(3.) The rationalization view: Philosophical moral reflection tends to increase the consistency between attitudes and behavior, as the booster suggests, but it does so in the opposite causal direction than the booster suggests: The ethically reflective person’s attitudes shift to match her behavior rather than her behavior shifting to match her attitudes. The philosophically reflective person’s practical behavior may be unaffected by such rationalizations (the inert rationalization view); or the tendency to rationalize may morally worsen philosophically reflective people by freeing them to act on immoral impulses that are superficially but unsatisfactorily justified by their reflections (the toxic rationalization view). On the inert rationalization view, for example, one will either steal or not steal a library book as a result of psychological processes uninfluenced by one’s philosophical reflections, and then one will shape one’s moral attitudes to justify that incipient or recently past behavior. On the toxic rationalization view, one might feel an inclination to steal the book and act on that inclination as a consequence of a spurious moral justification for the theft.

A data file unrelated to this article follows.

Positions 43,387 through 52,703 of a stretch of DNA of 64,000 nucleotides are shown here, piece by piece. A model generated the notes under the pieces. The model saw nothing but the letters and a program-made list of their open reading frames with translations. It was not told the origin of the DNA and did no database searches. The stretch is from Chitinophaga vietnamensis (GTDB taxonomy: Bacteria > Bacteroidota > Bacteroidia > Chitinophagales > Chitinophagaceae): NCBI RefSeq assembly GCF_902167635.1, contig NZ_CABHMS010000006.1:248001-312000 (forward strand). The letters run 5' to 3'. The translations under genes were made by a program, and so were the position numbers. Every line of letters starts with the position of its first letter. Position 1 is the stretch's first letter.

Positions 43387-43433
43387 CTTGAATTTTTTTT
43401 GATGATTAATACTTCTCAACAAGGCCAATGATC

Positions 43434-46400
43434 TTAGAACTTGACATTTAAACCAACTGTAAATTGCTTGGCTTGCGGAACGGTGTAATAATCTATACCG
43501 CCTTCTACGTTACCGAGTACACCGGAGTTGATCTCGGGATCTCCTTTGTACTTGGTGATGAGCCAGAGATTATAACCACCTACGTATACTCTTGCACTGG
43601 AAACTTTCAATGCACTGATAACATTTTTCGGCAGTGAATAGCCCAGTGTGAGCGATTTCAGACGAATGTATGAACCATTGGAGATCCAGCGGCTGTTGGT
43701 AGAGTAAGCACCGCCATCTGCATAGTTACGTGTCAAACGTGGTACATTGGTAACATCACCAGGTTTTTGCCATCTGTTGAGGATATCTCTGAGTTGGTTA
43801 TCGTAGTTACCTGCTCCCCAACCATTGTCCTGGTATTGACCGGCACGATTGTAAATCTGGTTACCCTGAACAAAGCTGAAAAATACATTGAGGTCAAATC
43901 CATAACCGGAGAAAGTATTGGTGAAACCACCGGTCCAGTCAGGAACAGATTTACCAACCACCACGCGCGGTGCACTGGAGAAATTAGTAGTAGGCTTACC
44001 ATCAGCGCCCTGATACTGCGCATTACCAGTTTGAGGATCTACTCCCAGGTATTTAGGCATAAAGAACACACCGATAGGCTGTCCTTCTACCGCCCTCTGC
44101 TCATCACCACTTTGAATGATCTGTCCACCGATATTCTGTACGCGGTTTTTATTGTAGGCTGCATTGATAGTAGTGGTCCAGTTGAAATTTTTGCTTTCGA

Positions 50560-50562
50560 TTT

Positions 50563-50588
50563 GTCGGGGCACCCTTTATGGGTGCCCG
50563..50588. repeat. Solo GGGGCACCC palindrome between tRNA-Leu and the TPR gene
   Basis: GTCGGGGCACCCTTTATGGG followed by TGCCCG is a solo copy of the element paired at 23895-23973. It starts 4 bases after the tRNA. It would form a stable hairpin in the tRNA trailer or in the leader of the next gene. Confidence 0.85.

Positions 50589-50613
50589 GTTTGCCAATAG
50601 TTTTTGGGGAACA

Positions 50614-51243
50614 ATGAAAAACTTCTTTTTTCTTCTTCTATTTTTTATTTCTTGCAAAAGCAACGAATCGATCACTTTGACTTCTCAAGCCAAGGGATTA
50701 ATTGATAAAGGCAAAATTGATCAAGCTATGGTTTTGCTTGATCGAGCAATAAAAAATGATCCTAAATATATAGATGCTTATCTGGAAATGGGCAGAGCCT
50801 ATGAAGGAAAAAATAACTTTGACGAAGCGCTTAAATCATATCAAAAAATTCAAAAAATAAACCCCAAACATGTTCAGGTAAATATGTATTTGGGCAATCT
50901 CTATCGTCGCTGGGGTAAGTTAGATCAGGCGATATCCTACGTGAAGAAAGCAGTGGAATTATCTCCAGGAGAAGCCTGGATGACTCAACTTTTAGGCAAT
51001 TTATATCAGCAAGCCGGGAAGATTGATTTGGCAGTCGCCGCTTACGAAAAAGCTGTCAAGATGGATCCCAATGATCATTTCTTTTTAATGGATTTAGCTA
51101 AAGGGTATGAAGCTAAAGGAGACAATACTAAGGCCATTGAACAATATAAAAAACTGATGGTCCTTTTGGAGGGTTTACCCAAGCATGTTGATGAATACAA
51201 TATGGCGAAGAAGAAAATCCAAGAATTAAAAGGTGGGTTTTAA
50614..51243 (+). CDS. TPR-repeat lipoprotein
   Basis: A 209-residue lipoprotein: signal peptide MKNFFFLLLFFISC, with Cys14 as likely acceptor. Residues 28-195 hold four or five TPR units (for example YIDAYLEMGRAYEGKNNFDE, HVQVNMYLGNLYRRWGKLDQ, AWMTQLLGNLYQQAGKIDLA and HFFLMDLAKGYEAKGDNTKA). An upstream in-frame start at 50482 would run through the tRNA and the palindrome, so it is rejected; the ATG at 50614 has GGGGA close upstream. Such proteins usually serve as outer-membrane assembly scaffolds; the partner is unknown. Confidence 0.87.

(4.) The inert discovery view: Philosophical moral reflection tends to lead to the discovery of moral truths (as also suggested by the booster view). However, such discoveries have no material consequences for the practical behavior of the person making those discoveries. Philosophical reflection might lead one to discover, for example, that it is morally wrong to eat the meat of factory-farmed mammals, but on this view one would continue to eat factory-farmed meat at virtually the same rate as one would have done absent any philosophical reflection on the matter.